Decide which jurisdiction you want to use to establish the parent corporation. In the U.S., each state has its own incorporation laws. The state of Delaware is generally thought to have the most favorable corporate laws.
Draft the Articles of Incorporation for the parent company. This document is normally no more than one page long and lists the incorporators, the shareholders, the directors, the registered address and the registered agent (the person designated to receive official communications for the company). The Articles of Incorporation also include a corporate statement of purpose. The statement "any lawful purpose" is acceptable and offers maximum flexibility.
File the Articles of Incorporation with the Secretary of State in the jurisdiction in which you have decided to incorporate. A modest filing fee (which varies according to jurisdiction) will be required.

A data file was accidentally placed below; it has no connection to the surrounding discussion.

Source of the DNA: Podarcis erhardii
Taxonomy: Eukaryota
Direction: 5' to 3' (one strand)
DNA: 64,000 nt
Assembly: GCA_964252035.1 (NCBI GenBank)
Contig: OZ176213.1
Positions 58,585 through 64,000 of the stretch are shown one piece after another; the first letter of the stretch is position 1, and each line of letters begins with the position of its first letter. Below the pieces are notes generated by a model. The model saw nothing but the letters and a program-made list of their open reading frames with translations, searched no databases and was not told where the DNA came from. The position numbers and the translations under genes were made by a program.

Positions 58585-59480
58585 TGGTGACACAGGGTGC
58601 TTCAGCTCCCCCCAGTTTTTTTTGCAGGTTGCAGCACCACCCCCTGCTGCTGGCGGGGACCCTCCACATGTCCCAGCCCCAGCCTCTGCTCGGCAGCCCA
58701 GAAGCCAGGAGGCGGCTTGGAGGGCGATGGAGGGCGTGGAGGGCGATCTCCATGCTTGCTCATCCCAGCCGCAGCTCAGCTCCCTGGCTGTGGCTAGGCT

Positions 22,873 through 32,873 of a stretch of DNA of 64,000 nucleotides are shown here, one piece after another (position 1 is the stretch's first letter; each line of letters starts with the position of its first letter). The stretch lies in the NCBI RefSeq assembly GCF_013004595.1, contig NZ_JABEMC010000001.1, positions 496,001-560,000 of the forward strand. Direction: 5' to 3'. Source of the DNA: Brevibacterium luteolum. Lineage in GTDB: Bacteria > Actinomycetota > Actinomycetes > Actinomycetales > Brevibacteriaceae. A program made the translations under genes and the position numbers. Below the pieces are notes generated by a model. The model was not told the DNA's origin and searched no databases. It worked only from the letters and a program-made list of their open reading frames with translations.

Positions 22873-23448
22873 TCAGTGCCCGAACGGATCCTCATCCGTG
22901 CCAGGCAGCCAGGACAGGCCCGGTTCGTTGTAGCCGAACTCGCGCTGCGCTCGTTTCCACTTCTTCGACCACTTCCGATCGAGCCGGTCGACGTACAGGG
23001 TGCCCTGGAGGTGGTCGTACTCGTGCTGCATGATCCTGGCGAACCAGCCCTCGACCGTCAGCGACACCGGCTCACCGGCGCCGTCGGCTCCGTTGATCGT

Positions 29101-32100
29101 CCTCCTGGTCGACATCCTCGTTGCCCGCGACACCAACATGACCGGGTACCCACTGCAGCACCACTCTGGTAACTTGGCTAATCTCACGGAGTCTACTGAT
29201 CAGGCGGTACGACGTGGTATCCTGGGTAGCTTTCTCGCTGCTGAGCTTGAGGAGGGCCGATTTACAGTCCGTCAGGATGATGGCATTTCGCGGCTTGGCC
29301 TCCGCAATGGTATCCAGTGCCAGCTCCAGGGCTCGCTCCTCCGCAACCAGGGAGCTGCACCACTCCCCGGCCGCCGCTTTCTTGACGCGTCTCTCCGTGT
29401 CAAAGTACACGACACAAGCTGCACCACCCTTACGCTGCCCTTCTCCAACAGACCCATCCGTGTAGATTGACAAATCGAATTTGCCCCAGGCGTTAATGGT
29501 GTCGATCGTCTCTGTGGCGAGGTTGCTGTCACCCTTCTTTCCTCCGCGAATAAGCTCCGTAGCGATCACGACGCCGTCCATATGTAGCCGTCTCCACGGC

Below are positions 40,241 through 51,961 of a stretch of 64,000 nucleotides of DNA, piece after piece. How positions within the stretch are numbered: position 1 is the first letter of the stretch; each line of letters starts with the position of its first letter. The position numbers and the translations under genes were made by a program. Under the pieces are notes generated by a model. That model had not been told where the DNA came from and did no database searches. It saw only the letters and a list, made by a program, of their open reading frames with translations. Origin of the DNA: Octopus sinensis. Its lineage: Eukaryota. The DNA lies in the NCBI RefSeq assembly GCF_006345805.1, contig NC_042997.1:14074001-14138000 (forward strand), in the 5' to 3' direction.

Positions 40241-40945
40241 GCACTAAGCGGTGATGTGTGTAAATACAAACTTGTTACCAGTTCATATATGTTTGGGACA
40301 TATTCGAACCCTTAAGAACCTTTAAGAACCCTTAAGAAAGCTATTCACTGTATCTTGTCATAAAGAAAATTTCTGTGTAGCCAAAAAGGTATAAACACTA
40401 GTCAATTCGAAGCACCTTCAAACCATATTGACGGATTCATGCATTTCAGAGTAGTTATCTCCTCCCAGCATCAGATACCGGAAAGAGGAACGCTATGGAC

Draft corporate bylaws for the parent company (see Resources section). Corporate bylaws act as a corporate constitution and define the powers of the shareholders and directors. Most states do not require corporations to file corporate bylaws.
Repeat the corporate formation process for the subsidiary. The parent company should be listed as the sole or majority owner of the subsidiary in the subsidiary's Articles of Incorporation. The parent company should also appoint a majority of the subsidiary's directors in order to ensure effective control over its day-to-day operations.
Draft share certificates for the subsidiary, made out in the name of the parent company, and have them delivered to the parent company's registered agent for safekeeping.
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